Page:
LRMC Incorporates High Cure-Rate Cancer Procedure | Item


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U.S. Air Force Maj. Shannon Buck, dermatologist, Dermatology Clinic, Landstuhl Regional Medical Center, performs surgery on a patient, Sept. 21. Buck, who is also Mohs ‘surgeon, is reintroducing Mohs’ surgical services at LRMC after decades of unavailability. Mohs surgery is considered the most effective technique for treating many basal cell carcinomas (BCCs) and squamous cell carcinomas (SCCs), the two most common types of skin cancer.
(Photo credit: Marcy Sanchez)

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LANDSTUHL, Germany – For nearly two decades, Richard Reed traveled seven times from Germany to the Walter Reed National Military Medical Center. These weren’t vacation trips but rather medical evacuations for her cancer treatment.

Reed’s treatments required a specialist dermatologist trained in Mohs surgery, which until now has not been available in Germany to US citizens living abroad. Recently, the Landstuhl Regional Medical Center reintroduced the service for skin cancer patients, which had been lacking for decades.

“There hasn’t been a Mohs surgeon here for many, many years,” said US Air Force Maj. Shannon Buck, a dermatologist specially trained in Mohs surgery. “The population of retirees who have not had access to this service is enormous. All (service members) from Europe, Africa and the Middle East would generally have to return to the (continental United States) thus causing a long absence from combat. Having him here not only simplifies the process, it gets them back to their jobs, to war much faster. “


U.S. Air Force Maj. Shannon Buck, dermatologist, Dermatology Clinic, Landstuhl Regional Medical Center, performs surgery on a patient, Sept. 21.  Buck, who is also Mohs 'surgeon, is reintroducing Mohs' surgical services at LRMC after decades of unavailability.  Mohs surgery is considered the most effective technique for treating many basal cell carcinomas (BCCs) and squamous cell carcinomas (SCCs), the two most common types of skin cancer.



U.S. Air Force Maj. Shannon Buck, dermatologist, Dermatology Clinic, Landstuhl Regional Medical Center, performs surgery on a patient, Sept. 21. Buck, who is also Mohs ‘surgeon, is reintroducing Mohs’ surgical services at LRMC after decades of unavailability. Mohs surgery is considered the most effective technique for treating many basal cell carcinomas (BCCs) and squamous cell carcinomas (SCCs), the two most common types of skin cancer.
(Photo credit: Marcy Sanchez)

SEE THE ORIGINAL


Mohs surgery is considered the most effective technique for treating basal cell carcinoma (BCC) and squamous cell carcinoma (SCC), two of the most common types of skin cancer. The procedure has a 99% cure rate for cancers that have not been treated before. In addition, the precise technique leaves the smallest possible scar while removing the entire tumor.

“The technique has evolved over time, but involves the surgeon cutting out the skin cancer with a very narrow margin and then processing (the tumor) in a lab which is usually located within the clinic,” Buck said. . “The good thing about surgery is the way the tissue is prepared, you can actually see 100% of the margin, which is different from other surgical techniques for removing cancer, and the surgeon is the pathologist too. . “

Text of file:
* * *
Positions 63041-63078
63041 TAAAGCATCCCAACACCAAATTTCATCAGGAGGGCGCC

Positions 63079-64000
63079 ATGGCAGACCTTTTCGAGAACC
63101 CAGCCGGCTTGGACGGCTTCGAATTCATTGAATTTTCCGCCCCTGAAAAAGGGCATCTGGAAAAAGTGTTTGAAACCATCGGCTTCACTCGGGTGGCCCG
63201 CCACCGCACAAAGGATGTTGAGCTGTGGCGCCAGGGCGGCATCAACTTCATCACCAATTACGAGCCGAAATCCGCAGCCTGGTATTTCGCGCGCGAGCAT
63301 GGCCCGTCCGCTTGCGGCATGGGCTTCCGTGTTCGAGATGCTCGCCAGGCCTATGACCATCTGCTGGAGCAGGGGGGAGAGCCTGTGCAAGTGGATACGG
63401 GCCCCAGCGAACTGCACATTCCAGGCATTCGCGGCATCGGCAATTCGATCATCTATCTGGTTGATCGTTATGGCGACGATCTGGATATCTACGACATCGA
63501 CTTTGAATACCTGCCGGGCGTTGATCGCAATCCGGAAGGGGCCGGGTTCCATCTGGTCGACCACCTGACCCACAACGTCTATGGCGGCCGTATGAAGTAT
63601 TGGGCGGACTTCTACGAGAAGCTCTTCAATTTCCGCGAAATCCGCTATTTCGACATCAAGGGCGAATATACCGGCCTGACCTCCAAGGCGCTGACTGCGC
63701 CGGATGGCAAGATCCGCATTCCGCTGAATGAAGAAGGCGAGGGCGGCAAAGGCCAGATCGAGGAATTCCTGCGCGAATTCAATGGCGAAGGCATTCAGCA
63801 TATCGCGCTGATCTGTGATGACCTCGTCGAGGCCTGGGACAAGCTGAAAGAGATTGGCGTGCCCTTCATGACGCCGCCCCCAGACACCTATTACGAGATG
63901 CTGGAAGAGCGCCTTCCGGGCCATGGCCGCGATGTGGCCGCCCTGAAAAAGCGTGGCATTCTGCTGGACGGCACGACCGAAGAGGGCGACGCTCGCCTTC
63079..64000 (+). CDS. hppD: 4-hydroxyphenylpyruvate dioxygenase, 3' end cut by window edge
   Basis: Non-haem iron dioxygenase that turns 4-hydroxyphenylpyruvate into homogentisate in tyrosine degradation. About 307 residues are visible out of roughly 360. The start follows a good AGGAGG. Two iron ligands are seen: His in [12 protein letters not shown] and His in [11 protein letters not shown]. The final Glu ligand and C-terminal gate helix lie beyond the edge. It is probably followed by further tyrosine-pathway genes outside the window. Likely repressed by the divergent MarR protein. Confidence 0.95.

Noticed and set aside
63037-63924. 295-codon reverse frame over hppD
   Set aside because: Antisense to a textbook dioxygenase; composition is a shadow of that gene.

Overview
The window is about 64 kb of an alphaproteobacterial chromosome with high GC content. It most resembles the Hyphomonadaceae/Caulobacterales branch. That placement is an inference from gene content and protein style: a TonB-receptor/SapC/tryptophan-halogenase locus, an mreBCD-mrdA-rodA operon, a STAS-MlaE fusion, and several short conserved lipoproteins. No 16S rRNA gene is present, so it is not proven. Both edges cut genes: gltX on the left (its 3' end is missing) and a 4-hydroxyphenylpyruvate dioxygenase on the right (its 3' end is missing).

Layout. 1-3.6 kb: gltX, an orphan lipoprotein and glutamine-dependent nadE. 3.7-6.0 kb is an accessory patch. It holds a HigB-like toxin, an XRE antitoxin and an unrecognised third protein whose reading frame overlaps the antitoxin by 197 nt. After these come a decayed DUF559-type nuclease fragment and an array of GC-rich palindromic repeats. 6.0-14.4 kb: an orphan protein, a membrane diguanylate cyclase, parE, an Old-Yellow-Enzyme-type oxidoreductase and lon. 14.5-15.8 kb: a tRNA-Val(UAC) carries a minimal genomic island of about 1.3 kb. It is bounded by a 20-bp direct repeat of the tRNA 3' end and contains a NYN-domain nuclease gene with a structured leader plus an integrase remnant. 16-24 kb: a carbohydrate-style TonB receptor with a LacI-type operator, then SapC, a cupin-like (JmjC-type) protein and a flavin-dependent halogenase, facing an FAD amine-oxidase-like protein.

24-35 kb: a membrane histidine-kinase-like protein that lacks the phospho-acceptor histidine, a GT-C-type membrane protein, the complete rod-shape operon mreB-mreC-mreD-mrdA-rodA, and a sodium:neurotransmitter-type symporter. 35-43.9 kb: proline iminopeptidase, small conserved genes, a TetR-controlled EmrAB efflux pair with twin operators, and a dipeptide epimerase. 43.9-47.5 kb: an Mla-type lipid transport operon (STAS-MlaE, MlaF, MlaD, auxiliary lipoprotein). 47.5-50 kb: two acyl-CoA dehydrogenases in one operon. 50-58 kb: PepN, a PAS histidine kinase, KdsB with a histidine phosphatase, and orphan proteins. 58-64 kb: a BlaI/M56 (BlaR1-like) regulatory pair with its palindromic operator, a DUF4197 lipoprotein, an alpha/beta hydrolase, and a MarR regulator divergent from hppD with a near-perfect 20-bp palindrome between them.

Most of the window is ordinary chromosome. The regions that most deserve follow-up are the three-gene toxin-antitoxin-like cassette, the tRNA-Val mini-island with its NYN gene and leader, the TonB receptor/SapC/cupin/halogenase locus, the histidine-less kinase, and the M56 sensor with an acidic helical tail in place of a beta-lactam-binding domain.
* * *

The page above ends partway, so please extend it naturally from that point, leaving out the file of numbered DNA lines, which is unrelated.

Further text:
While the patient waits for the results, a team of healthcare professionals work to present the surgeon with sectioned microscopic samples of the tumor. After analyzing the tissue, Mohs’ surgeon can determine if all cancer cells have been removed or if another removal is needed. After the cancer cells are completely removed, Mohs surgeons then perform wound repair by allowing the skin to heal itself or by using various reconstruction methods.

In addition to being an outpatient procedure, Buck notes that other benefits for patients include the ability to walk and eat while the tissue is being processed, less medication needed during the process, which allows for faster recovery, and less medication. minimal scarring.

“Ideally, we get cures by doing this procedure for skin cancer, and we also keep the scars as small as possible which is usually in very cosmetically very sensitive areas, as most of these cases are on the head and neck, ”Buck said.

Reed, a retired US Army Warrant Officer, has a long history with skin cancer, dating back to the 1970s. Although his health insurance covered the costs of accommodation and transportation during his first two evacuations health, policy changes forced him to cover the costs of subsequent treatments. In addition, her treatment, along with many others who have the operation while living abroad, requires a three-day stay close to the treatment facility. Reed notes that the procedure in German health care systems is not faster.

“(Going to the United States from Germany), we spend three or four days doing this,” said Reed, 81, from Niagara Falls, New York. “(At LRMC) it’s a day, less than a day. It is essentially an outpatient visit. I don’t have to worry about getting on the plane, I don’t have to worry about going back and forth. I drive right here in the morning and go home in the afternoon.

“I think it will be a good thing for LRMC and a good thing for our patients. That’s why we’re here: to care for our active-duty military, their families and our retirees, ”Buck said. “We want to make sure they are receiving high quality care that is both really good and convenient for them. “

Buck and the LRMC Dermatology Clinic are working to improve access to care for people requiring Mohs surgery and are planning opportunities for other beneficiaries soon.

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